US judge blocks publication of plans for 3D-printed guns
People can use the blueprints to manufacture a plastic gun using a 3D printer
A plastic pistol that was completely made on a 3D-printer at a home in Austin, Texas. File Photograph: Jay Janner/Austin American-Statesman via AP
A federal judge in Seattle has issued a temporary restraining order to stop the release of blueprints to make untraceable and undetectable 3D-printed plastic guns.
Eight Democratic attorneys general filed a lawsuit on Monday seeking to block the federal government’s settlement with the company that makes the plans available online.
They also sought a restraining order, arguing the 3D guns would be a safety risk.
US District Judge Robert Lasnik issued the order on Tuesday afternoon.
The company behind the plans, Texas-based Defence Distributed, had reached a settlement with the federal government in June that allows it to make the plans for the guns available for download on Wednesday.
The restraining order puts that plan on hold for now.
In the meantime, Congressional Democrats have urged President Donald Trump to reverse the decision to let Defense Distributed publish the plans.
Mr Trump said he is consulting with the National Rifle Association (NRA) over whether it makes sense for the Austin company to publish the blueprints.
Mr Trump tweeted he is “looking into 3-D Plastic Guns being sold to the public,” adding he “already spoke to NRA”.
The president expressed doubt, saying the move “doesn’t seem to make much sense!”
Joining the Seattle suit were Democratic attorneys general in Massachusetts, Connecticut, New Jersey, Pennsylvania, Oregon, Maryland, New York and the District of Columbia.
Separately, attorneys general in 21 states urged US secretary of state Mike Pompeo and attorney general Jeff Sessions to withdraw from the settlement with Defense Distributed, saying it “creates an imminent risk to public safety”.
People can use the blueprints to manufacture a plastic gun using a 3D printer. But gun industry experts have expressed doubt that criminals would go to the trouble, since the printers needed to make the guns are very expensive, the guns themselves tend to disintegrate quickly and traditional firearms are easy to come by.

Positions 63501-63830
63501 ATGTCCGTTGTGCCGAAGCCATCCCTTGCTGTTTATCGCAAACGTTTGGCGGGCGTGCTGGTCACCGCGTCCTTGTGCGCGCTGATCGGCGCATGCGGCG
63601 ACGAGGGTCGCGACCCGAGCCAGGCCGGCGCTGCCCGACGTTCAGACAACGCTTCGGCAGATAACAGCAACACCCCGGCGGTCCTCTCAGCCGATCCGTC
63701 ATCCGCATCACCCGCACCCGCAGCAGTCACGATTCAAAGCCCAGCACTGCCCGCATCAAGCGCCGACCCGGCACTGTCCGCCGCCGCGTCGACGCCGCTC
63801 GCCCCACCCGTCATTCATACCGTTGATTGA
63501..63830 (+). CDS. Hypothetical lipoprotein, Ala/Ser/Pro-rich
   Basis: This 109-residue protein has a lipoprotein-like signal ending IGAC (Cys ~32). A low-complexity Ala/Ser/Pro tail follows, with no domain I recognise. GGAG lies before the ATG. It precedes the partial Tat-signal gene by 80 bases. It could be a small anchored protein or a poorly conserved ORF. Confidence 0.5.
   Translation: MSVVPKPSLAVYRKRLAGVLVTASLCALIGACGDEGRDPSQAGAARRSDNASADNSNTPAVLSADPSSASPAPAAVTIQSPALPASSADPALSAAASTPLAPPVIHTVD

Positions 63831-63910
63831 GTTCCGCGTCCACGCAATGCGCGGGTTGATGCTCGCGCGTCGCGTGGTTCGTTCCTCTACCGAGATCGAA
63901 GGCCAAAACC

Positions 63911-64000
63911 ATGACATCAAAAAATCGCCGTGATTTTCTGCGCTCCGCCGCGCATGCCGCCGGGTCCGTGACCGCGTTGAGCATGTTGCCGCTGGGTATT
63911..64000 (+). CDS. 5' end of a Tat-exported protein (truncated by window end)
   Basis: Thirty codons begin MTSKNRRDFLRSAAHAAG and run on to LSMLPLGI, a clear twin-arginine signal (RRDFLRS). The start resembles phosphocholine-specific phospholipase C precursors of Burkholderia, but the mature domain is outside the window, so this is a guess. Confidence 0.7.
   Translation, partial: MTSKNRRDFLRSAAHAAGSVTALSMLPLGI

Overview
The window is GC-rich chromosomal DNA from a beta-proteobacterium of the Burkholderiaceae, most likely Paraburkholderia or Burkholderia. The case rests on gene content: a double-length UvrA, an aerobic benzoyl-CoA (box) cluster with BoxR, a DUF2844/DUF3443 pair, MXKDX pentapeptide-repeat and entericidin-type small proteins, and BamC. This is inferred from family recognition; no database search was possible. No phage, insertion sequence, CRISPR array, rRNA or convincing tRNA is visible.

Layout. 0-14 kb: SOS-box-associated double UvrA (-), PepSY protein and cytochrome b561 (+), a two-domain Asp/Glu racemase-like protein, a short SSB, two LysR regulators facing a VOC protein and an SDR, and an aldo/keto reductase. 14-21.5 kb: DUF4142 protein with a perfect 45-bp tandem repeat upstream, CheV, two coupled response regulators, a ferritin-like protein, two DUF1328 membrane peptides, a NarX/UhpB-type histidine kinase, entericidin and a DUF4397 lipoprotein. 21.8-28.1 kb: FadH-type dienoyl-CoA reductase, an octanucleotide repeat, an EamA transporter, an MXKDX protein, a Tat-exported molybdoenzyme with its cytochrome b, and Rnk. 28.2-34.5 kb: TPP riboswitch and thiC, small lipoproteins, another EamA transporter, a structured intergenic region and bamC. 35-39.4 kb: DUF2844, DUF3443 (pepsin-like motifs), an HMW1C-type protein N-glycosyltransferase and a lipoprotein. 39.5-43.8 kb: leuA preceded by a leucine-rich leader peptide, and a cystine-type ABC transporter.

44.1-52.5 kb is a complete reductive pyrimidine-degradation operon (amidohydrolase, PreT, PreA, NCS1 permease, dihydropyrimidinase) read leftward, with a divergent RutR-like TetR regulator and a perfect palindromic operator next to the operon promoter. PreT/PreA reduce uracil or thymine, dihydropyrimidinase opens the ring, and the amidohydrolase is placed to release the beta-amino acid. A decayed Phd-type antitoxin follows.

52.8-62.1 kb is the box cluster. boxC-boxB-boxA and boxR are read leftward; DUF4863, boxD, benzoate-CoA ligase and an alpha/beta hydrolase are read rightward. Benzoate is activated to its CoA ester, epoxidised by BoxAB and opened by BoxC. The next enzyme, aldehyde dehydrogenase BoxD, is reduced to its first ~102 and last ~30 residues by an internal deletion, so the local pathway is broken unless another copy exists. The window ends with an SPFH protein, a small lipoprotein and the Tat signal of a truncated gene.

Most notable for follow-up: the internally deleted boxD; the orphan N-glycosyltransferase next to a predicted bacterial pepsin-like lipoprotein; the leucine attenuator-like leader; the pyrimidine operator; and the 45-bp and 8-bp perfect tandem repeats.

Unlike traditional firearms that can fire thousands of rounds in their lifetime, experts say the 3D-printed guns normally only last a few rounds before they fall apart.
They do not have magazines that allow the usual nine or 15 rounds to be carried; instead, they usually hold a bullet or two and then must be manually loaded afterwards. They are not usually very accurate.
Cody Wilson, the founder of Defense Distributed, first published downloadable designs for a 3D-printed firearm in 2013.
It was downloaded about 100,000 times until the US state department ordered him to cease, contending it violated federal export laws since some of the blueprints were downloaded by people outside the United States.
The state department reversed course in late June, agreeing to allow Wilson to resume posting the blueprints. The files were published on Friday.
The company filed its own suit in Texas on Sunday, asserting that it is the victim of an “ideologically fuelled programme of intimidation and harassment” that violates the company’s First Amendment rights.
Meanwhile, Defense Distributed agreed to temporarily block Pennsylvania residents from downloading the plans after state officials went to federal court in Philadelphia on Sunday seeking an emergency order.
The company said it has also blocked access to users in New Jersey and Los Angeles.